I know, I know this is a weird title. I can hear some of you laughing and others saying “Ewwww!” However, like the color orange in last week’s blog the topic of skin has crossed my thoughts a lot recently.


Skin is the largest organ of the human body- –


Like a brain or a heart or something?


Yes, 9. This fact will come your way no later than Mr. Brown’s eighth grade science class.


Been there, done that.


And I’ll bet you’re glad you didn’t get the t-shirt, Lily.

Bunsen burners aren’t a good look for me.

One of the main functions of skin is protecting the body from external factors, like bacteria and chemicals and temperature. As you age, it will come to seem that skin also exists to wrinkle, incur sun damage and lose elasticity.


No thanks.


No choice! Sun damage is one reason skin is high in my thoughts this week. In March at my 6-month dermatological check-in- –


Do you have zits?


No, 9, I do not have zits. It’s part of our Irish heritage, a tendency to develop skin issues such as precancerous patches and basal cell carcinoma from cumulative sun damage.


But we don’t sunbathe- -do we? I mean, do we later?


Not much, Lily, but even doing yard work without sunscreen and protective clothing can rack up skin problem points. The cumulative nature of skin cancers is that they start to sneak up on you big time as you age. In 2020 I had six basal cell carcinomas diagnosed and removed, the first time ever in my life.


Since then I’ve had some precancerous spots frozen off my nose and the top of my head. At the March check-in a spot on my back looked suspicious- -either basal cell carcinoma or an irritated mole, according to the dermatologist. He did not consider it life-threatening and gave me a choice: biopsy now to get it over with or wait 6 to 8 weeks and see if it went away. I opted for waiting.


Were you scared?


Not really, 9, because I trusted what the dermatologist said about it not being life-threatening. Et voilà! 8 weeks later it was gone. However- –


I hate it when people say “however.” It never means anything good.


Hang on, Lily, in this case it doesn’t exactly mean anything bad, either, just something that needs taking care of. There’s a red patch on the side of my nose where my reading glasses rest. It’s been there a couple of years and didn’t raise red flags but a few ago weeks it started to get scaly. I asked about it; the suspicion now is that it’s precancerous or possibly a basal cell carcinoma.

Skin: with time it may turn on you! The current suspicious spot. . .

The recommended treatment is application of a cream called imiquimod 5% cream. I apply this at bedtime and leave it on for 8 hours on an on-again/off-again schedule that lasts six weeks.


What does it do?


If the patch is precancerous or superficial basal cell carcinoma the cream activates an immune response that, essentially, kills off the bad cells and gets rid of the patch. Both the dermatologist and pharmacist advised me “If it’s working, the spot will look worse before it looks better.”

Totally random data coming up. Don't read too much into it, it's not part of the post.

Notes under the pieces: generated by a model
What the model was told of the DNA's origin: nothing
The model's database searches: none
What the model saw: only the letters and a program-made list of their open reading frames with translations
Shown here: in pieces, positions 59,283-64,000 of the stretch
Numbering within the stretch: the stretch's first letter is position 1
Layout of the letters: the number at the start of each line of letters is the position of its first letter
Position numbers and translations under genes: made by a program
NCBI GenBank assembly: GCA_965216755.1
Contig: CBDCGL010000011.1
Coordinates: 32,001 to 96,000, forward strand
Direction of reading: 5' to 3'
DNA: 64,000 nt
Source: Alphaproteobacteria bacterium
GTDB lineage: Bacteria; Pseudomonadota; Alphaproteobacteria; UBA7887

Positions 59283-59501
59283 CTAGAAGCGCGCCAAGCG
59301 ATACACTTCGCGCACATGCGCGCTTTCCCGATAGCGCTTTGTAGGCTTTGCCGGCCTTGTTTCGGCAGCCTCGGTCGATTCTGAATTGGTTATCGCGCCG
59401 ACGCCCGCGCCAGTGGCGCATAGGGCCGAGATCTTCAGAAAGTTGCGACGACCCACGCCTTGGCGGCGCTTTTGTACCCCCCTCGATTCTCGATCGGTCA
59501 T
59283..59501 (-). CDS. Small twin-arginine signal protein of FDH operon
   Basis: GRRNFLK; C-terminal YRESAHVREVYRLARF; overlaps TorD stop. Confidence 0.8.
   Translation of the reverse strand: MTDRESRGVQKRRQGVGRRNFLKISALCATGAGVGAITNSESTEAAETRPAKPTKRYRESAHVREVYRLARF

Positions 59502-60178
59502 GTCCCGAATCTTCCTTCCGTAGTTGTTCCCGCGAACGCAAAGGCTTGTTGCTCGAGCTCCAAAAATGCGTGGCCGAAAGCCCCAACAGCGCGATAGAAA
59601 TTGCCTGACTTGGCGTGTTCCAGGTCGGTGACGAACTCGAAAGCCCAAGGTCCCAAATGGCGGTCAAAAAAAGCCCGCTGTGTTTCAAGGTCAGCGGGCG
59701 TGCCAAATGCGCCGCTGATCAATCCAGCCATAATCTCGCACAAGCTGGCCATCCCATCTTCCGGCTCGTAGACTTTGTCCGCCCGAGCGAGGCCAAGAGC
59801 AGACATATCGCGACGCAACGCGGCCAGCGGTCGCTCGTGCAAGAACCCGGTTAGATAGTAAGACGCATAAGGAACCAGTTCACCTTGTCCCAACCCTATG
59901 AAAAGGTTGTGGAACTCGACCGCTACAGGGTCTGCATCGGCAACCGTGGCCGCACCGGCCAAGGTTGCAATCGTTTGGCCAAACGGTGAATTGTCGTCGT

Skin: instructions for imiquimod 5% cream. . .

I choose to look at this as a science experiment, because that makes it fun. The only part that bothers me is I have to be more careful than ever about spending time in the sun while the medicine runs its course.


Skin cancer isn’t the only way skin has become a topic in my life. Yep, we’re back to the aging thing. I mentioned a few blogs ago that I’ve started an online face yoga class and I continue to enjoy it. Through massage, exercise and relaxation the skin develops better circulation and receives more nutrients, plus the muscles tighten and tauten. I doubt this regimen has made me look younger, but I have noticed my face is more relaxed than it used to be, and also more uplifted.

Skin: improving skin health and tone with Danielle Collins, online. . .

Sounds nice.


Reflecting on skin also makes me think about a 100-level sociology course I took at UW 40 (!) years ago. The prof was an elderly Englishman whose name I don’t remember, other than his first name was Kenneth. Professor Kenneth had pale blonde/white hair, little skin pigmentation and ghastly teeth. He was of the generation that did their fieldwork with tribes in Papua New Guinea (or some similar location) in a uniform of pith helmet and khakis. We saw the obligatory photo of this in one of his slide presentations.


The professor was especially interested in beliefs and superstitions, and used as an example from our culture the way some women believe if they use a particular, highly expensive face cream for thirty days it will make their wrinkles vanish! He presented this information with glee; to me, it just seemed like a paragraph from a 200-level marketing textbook.


Skin: Professor Kenneth, hands off my face products!



However (sorry Lily!) I did draw two important conclusions from his example. First, if there was ever a Mrs. Professor Kenneth she had probably left him. Second: Professor Kenneth’s blotchy pink and white skin would have been a field day for a dermatologist.

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